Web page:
Originally Posted by gshelley61
If you use a video corrector of some sort you can make the video the correct lightness. This takes nothing away from the oustanding quality that the JVC has, and I still think the JVC has the best picture I've seen so far. What I've found is if the source is excellent and has deep black then the capture will be great, if not there is a need for a color enhancement device.
Agreed. And I hope you get yours back ASAP!
gshelley61, thank you for all your efforts in presenting the strenghts and weakneses of this DVD recorder. You are doing an outstanding service to our community.
Just for the record, I played that test DVD-RW recording (the THX patterns and the Ice Age reference clip) on my 46" Samsung DLP using a Bravo D1 DVD player. It looks awesome, really. The test patterns look almost as good as the originals, and the Ice Age clip... well, let's just say you would be very hard pressed to tell that it was a recording of the analog s-video output of another DVD player. The lightening/brightening effect is barely perceptible. The frame stills captured on the computer are lighter than the DVD-RW actually is.
Originally Posted by ejai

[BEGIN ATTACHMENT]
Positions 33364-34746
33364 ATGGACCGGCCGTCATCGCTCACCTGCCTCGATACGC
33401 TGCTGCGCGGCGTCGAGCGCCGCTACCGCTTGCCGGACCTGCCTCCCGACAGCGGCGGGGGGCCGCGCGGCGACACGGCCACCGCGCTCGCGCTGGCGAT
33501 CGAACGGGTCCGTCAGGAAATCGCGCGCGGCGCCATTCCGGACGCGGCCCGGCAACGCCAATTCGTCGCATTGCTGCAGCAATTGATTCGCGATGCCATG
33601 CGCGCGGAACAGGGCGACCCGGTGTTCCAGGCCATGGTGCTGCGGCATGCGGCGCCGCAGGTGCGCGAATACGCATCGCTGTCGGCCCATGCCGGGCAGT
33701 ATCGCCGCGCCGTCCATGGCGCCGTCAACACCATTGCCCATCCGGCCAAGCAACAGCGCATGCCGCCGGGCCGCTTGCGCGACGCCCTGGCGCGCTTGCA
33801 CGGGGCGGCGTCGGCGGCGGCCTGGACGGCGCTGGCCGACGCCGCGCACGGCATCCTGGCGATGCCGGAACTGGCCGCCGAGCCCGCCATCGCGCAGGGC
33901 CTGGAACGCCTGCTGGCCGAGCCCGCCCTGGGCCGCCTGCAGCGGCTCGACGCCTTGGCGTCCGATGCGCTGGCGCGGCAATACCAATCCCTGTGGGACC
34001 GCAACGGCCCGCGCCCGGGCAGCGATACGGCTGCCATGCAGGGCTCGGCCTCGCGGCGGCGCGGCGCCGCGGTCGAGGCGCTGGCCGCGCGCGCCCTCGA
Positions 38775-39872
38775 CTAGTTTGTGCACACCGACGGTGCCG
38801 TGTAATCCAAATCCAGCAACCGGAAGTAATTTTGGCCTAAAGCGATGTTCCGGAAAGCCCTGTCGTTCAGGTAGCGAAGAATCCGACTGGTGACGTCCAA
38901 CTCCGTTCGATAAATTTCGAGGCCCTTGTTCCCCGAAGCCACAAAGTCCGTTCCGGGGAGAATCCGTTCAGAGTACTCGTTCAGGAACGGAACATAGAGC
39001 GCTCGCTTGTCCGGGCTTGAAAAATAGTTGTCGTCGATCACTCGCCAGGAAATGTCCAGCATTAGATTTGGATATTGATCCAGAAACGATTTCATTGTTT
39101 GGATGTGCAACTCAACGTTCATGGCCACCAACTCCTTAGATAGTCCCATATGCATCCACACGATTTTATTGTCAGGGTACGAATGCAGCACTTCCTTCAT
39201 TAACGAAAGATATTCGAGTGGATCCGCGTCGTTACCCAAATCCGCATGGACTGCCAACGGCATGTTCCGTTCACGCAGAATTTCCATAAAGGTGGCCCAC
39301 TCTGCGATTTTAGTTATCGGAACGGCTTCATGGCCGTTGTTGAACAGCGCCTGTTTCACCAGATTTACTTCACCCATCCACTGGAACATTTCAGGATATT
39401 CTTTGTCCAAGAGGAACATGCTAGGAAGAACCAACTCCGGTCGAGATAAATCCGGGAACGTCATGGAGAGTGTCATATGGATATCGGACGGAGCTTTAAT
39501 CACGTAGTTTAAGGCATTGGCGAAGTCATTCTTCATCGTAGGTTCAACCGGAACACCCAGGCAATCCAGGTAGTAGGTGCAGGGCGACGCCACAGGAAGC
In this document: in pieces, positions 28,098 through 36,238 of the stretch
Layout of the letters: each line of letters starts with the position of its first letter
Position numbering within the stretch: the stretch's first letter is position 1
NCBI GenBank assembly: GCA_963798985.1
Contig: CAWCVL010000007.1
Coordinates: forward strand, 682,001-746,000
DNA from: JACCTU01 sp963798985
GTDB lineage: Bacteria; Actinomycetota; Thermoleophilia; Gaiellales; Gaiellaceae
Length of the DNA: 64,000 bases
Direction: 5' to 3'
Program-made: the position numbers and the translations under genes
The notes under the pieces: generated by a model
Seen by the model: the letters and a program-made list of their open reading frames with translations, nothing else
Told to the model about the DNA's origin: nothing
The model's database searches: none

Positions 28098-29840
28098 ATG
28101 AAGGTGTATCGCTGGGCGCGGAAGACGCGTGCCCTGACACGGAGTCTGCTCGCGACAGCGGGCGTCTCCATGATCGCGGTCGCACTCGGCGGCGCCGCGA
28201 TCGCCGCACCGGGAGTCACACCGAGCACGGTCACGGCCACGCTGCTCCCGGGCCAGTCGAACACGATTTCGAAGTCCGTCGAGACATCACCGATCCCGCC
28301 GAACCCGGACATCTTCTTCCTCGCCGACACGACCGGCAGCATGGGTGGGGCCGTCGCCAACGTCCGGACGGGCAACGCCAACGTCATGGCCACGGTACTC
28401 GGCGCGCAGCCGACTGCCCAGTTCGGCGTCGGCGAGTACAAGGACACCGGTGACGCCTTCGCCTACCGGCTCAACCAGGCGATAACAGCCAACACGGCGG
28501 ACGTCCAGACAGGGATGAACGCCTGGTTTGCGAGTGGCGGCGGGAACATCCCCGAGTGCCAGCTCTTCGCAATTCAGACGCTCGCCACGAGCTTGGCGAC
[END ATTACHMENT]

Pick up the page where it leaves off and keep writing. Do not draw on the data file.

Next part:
I don't have a big screen TV and my TV is nearly 20 years old.
I do have the AVT-8710. What settings would I need to make to "fix" this problem?
With AVT-8710 I usually press the brightness button down 1-2 clicks and depending on the movie I would press the contrast button up 1 click. This usually puts the movie in an exceptable black level setting.
Then when I play it back on my computer and Televisions the video fits in perfectly with my store bought and E50 videos,
This usually works for me.
Sharpness adjustments tend to enhance the contrast somewhat as they are increased, too.
Here are a couple of frames from PayCheck(DSS as the source), one from Tivo and the other from JVC:
TiVo (Recoded at Best 8.75Mbps VBR 780x480)
JVC (Recorded in XP mode)
The problem with the JVC is not just with brightness but lack of contrast too, this may not be the ideal source but just an example and it's worst in SP or lower modes.
Again, a slight difference (the JVC recording is a bit lighter). That sure is one bright frame sample, though!
BTW, is that movie any good? Just curious as I'm a big Blade Runner fan...
Originally Posted by gshelley61
Paycheck is so so, this is clip from PPV on Dish which has a signal that's bit too bright for my taste, maybe I should try the original DVD.
Blade Runner is another story, when it came out in LD sure made a big group of followers.
Originally Posted by JSquare
I know some Panasonic E30 users are mad as hell. They probably feel the this problem is identical to the black level bug and we for some reason we don't want to label it that. Well it at times is very close to the black level bug, but what makes me not conclude that as the fact is because some video comes out fine showing none or very little change in brightness and contrast. While the Panasonic and some other models are consistantly bright.
Also the JVC picture quality is great.